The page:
But in 2010, the federal government got into the act when U.S. Transportation Secretary Ray LaHood announced a $5.6 million grant to plan a passenger rail line from Oklahoma City to the Rio Grande, just part of $2.4 billion in federal funding for high-speed rail projects. But the grant was only half of what TxDOT had requested for what it estimated would be a $14 million study, and high-speed rail from the Mexican border to Oklahoma would cost billions of dollars. Even some passenger rail proponents realize that the money for high speed rail, even in relatively prosperous Texas, just isn't there. Many would be happy just to reduce the time required to ride Amtrak from Austin to Dallas from the current six hours to something like three, which is doable even at speeds under 80 mph if passenger service didn't have to be squeezed through the existing Fort Worth railroad bottleneck.
Now the ghost of bullet trains past has risen yet again. Fresh from a taxpayer-paid junket to Japan, South Korea and China, Rep. Jackson Lee is singing the praises of high speed rail. The Japanese gave her a ride from Osaka to Tokyo on their world-renown bullet train, and now the Houston Democrats wants to pay those same Japanese and the South Koreans with Other People's Money (ours) to help Texas build a high-speed rail line between Houston and Dallas. It can be done without government invoking eminent domain, she claims, and it would create jobs and attract capital, although she didn't say for whom the jobs would be created or from whom the capital would flow.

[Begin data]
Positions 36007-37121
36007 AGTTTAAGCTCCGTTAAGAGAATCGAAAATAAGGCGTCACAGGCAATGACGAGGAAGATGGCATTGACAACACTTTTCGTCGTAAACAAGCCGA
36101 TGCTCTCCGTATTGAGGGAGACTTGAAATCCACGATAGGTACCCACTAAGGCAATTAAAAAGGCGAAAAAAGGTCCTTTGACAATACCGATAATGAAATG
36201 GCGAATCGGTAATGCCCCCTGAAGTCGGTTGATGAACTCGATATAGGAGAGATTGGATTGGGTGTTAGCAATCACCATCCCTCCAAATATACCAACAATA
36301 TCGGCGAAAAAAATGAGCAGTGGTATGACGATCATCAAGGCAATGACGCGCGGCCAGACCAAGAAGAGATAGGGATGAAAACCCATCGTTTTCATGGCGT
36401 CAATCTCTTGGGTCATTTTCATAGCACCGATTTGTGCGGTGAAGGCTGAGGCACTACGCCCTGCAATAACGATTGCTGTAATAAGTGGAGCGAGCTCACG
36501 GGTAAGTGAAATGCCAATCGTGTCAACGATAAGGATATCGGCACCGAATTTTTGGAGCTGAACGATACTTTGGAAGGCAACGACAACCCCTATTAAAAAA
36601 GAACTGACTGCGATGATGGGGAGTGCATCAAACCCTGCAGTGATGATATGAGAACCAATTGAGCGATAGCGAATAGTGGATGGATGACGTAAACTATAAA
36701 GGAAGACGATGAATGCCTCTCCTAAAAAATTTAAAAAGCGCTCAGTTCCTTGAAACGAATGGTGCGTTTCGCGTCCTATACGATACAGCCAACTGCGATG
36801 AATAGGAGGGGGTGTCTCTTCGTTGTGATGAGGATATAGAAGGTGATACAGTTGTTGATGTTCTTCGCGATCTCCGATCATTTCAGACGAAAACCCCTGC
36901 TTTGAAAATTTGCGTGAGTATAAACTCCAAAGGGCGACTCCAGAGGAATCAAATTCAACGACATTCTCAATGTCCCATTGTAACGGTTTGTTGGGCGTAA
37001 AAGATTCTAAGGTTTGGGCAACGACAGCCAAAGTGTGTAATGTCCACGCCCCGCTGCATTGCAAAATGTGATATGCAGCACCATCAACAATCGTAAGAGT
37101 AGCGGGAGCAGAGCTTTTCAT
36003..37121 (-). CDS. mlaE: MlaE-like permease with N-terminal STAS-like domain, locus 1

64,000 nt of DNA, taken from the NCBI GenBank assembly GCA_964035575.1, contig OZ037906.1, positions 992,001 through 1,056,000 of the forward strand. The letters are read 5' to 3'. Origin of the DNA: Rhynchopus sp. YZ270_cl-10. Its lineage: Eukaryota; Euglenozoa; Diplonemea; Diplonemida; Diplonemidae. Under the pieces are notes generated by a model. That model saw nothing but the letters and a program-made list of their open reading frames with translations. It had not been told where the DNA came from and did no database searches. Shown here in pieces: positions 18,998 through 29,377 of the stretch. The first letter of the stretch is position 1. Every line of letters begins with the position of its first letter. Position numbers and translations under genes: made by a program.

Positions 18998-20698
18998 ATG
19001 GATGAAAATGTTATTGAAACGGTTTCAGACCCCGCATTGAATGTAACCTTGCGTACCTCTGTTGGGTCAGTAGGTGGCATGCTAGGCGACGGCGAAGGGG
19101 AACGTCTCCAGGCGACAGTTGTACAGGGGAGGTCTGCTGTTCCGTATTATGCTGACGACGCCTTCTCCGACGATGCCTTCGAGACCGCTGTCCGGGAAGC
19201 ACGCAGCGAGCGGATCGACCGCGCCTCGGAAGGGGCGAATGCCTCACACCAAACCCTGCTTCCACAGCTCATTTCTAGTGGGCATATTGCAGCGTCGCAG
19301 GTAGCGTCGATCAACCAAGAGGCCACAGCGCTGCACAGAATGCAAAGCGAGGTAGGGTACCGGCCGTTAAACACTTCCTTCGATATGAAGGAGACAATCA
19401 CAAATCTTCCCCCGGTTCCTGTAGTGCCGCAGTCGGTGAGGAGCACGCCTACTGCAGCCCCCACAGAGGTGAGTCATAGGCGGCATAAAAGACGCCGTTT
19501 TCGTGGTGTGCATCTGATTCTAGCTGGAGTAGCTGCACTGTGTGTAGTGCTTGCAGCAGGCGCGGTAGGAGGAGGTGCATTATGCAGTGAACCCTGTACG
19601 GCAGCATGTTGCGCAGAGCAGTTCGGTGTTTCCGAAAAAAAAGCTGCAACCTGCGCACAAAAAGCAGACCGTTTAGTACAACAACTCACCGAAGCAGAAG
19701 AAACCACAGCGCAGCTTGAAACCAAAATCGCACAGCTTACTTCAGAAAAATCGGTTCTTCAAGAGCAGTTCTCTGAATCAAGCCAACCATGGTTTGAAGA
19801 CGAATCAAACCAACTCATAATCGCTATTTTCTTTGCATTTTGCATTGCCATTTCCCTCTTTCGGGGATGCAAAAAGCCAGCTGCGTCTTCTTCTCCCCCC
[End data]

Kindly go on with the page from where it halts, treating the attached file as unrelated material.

Where was that concern for job creation in December, I wonder, when Jackson Lee voted against the Keystone XL pipeline? If she really wants to create jobs for Americans instead of Japanese and Koreans, why doesn't she get behind the idea of giving tax breaks to companies to convert the nation's truck stops from diesel to clean-burning and much cheaper natural gas? It's not like we're not sitting on top of trillions of cubic feet of the stuff. We've also got more coal than we know what to do with. How about tax breaks for entrepreneurs who want to cleanly convert coal to liquid motor fuels? Alas, such common-sense solutions are not detectable by bullet head radar.
Interestingly, the Congresswoman doesn't just want to see the bullet trains rocketing across the Texas prairie. She told reporters that she wants to lobby the Obama administration to support high speed rail in the Northeast Corridor and California as well as the Lone Star State. Not that it will take much convincing of the spendaholic Democrats inside the beltway to borrow more money from the Chinese to give the Japanese and Koreans while sending the bill to future taxpayers, also known as our children and grandchildren. And what will they get for their money? Probably not much more than a blank bullet of a train, shot from a non-starter's pistol and abandoned to sit motionless in some field and rust away.